Vikes Avoid Free Agent Wide Receivers

For all the emotional baggage Terrell Owens brings to the table, over the last five years, he has been one of the few free-agent wide receivers that has actually produced at a level with his new team that he did with his previous team. Perhaps this sad trend of player disappointment is why the Vikings didn't get in the deep end of the wide receiver free-agent pool.

Maybe the Vikings know what they're doing by not going after a top wide receiver in free agency.

Brad Childress has always seemed to be a man who looks at history when making decisions, and Rick Spielman can count toothpicks with "Rain Man" precision. Between the two of them, they must have realized that taking a free-agent wide receiver or trading for a veteran is a dicey proposition.

While Vikings fans lamented the loss of Randy Moss in 2005, in 29 games with the Raiders, he has fewer catches (102), yards (1,558) and touchdowns (11) than he had in the 2003 season – his last healthy year as a Viking. But he is far from alone.

Ashley Lelie cost the Falcons a first-round pick last April and what did he deliver? Twenty-eight catches for 430 yards and one TD. Muhsin Muhammad signed two years ago with the Bears after coming off an enormous season with the Panthers. In those two years, he barely has more yards and receptions than he had in 2004 and has seven fewer touchdowns. Nate Burleson signed his alleged seven-year, $49 million contract with the Seahawks last year and, despite playing in every game, caught just 18 passes for 192 yards and two touchdowns.

Need more ammunition? Joe Jurevicius has burned both the Buccaneers and Browns by signing free agent contracts and then stinking up the joint. The only good year he's had since he left the Giants was in 2005 with the Seahawks – who picked him up after being released by Tampa Bay. Antonio Bryant signed a free-agent deal with the 49ers last year and responded with numbers of 40-733-3 – totals so bad that he was released prior to the start of free agency this year. Derrick Mason was a big free agent signee in 2005, but in his last five years with the Titans he never scored less than five touchdowns in a year. In two full seasons with the Ravens, he has a total of five touchdowns. The Jets thought they were getting a budding star in Justin McCareins when they signed him away from Tennessee in 2004, a year in which he caught seven touchdown passes. In the three years since, he has caught a total of seven touchdowns.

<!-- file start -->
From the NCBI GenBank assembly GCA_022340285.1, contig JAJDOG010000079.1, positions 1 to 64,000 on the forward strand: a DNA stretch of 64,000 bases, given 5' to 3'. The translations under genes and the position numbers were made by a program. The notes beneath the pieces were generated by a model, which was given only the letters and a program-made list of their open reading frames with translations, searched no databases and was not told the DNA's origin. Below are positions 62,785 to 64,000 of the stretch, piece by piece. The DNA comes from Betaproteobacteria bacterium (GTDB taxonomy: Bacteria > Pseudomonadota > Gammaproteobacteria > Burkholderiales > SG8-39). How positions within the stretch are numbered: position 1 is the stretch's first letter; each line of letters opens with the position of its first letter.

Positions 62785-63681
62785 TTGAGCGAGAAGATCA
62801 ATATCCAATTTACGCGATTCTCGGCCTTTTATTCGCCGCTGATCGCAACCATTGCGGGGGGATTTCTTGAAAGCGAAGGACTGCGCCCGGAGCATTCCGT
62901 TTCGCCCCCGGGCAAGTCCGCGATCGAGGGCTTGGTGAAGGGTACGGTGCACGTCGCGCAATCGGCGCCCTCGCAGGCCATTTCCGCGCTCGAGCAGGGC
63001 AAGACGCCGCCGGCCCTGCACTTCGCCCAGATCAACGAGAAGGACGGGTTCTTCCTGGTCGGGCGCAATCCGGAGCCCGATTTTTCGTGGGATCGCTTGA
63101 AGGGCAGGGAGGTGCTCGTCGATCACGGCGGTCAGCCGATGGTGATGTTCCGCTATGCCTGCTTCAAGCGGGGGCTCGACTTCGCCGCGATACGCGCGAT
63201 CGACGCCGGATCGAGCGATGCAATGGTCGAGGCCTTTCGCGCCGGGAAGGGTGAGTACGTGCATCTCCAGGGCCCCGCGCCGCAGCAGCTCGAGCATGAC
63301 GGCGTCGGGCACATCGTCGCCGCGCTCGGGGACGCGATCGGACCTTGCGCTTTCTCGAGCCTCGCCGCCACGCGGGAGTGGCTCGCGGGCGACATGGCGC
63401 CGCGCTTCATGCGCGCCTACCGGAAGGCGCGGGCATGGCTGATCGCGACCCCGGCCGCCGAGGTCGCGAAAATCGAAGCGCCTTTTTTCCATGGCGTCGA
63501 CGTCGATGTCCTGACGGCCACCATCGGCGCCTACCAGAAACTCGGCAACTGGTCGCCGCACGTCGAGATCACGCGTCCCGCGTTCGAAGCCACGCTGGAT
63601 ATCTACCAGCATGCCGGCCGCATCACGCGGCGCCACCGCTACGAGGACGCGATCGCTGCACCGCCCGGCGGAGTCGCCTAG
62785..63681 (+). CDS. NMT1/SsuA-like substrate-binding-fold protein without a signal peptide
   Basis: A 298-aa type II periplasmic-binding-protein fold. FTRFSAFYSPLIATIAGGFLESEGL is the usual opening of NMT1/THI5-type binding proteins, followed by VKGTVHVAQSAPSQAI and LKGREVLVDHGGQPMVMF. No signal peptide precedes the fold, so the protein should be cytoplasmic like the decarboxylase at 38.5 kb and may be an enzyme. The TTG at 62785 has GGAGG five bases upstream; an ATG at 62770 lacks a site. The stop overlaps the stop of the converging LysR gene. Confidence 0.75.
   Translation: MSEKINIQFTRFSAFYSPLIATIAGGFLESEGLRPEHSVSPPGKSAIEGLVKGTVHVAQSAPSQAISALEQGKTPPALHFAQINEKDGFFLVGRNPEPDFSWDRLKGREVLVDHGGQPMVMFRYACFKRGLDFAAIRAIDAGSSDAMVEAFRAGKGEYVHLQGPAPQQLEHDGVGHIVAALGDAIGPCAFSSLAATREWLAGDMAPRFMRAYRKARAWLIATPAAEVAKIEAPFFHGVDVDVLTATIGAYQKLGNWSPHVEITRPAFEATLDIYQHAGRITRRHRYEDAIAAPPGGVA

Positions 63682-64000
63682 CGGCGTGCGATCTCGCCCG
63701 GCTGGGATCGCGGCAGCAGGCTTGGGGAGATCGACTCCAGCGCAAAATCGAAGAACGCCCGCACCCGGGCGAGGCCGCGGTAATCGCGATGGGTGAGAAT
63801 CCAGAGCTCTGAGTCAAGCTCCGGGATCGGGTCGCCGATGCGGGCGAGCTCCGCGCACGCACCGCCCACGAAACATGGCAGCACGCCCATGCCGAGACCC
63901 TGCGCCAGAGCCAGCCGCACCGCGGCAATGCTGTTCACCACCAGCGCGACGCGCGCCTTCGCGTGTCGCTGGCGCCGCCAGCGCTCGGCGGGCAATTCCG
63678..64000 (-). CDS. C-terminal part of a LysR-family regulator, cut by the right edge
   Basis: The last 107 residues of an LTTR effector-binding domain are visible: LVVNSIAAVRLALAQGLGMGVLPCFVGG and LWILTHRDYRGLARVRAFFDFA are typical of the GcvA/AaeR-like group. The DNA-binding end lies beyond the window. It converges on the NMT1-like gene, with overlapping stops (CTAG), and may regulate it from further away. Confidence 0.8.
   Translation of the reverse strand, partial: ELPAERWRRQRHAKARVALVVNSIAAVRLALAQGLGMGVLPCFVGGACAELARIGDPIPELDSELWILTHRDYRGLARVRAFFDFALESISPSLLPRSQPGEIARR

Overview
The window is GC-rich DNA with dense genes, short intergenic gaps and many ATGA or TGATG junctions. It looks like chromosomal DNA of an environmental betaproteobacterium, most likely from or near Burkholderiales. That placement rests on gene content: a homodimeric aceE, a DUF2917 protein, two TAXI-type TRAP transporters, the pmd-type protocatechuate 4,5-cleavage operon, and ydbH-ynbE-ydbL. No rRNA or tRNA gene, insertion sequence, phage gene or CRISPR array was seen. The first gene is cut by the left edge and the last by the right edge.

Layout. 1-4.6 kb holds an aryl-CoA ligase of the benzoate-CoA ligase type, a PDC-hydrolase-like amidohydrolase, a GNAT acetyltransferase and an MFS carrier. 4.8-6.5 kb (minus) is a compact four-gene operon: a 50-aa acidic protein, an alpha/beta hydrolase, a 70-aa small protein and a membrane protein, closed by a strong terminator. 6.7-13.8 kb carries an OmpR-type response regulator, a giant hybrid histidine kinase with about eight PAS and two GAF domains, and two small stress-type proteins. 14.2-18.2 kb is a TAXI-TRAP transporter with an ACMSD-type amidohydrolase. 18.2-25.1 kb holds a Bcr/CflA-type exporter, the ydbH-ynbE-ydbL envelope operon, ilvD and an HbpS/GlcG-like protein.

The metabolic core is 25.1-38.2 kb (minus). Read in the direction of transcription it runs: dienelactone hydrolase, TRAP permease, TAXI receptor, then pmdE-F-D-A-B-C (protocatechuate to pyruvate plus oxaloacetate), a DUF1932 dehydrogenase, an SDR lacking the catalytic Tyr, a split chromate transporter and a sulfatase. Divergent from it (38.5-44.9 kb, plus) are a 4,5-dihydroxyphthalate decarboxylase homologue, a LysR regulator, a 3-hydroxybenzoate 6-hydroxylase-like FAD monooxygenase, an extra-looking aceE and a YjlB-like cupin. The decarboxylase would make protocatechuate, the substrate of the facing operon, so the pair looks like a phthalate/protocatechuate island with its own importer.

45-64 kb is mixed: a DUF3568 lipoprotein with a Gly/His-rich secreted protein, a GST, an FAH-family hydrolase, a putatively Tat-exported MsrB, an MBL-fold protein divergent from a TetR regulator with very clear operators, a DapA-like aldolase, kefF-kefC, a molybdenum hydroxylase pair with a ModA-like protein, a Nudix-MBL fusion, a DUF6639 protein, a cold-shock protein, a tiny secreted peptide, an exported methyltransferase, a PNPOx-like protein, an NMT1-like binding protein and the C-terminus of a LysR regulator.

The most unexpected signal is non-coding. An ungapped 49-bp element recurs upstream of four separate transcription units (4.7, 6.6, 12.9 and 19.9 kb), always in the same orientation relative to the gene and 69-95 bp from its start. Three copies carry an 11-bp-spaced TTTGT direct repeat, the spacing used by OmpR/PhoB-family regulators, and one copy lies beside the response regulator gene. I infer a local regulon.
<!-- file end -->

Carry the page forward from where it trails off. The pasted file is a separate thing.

The same can be said for players like David Patten, Donte Stallworth, Peerless Price and Antwaan Randle El. Each signed for multi-millions. Each has been a disappointment with his new team. A look at 25 recent free agent signees shows that more than 80 percent of them have posted numbers even or less than they did with their previous team. While teams have found free-agent windfalls in quarterbacks like Drew Brees and running backs like Chester Taylor, wide receivers almost invariably don't live up to the hype – or the paycheck – when they move to a new system.

Is it the difficulty of moving to a new city and new offensive scheme? Is it a matter of getting timing down with a new quarterback? Perhaps. But the numbers don't lie. Maybe that is why the Vikings went after a lesser-known player like Bobby Wade. If he can produce like Mike Furrey did when he was given an opportunity, the Vikings will benefit, as opposed to paying huge money with little return like so many other NFL teams have done in recent years.

It's understandable that Vikings fans are upset that the team hasn't made a stronger push in free agency, but, when it comes to wide receivers, maybe doing little or nothing has turned out to be the better option.

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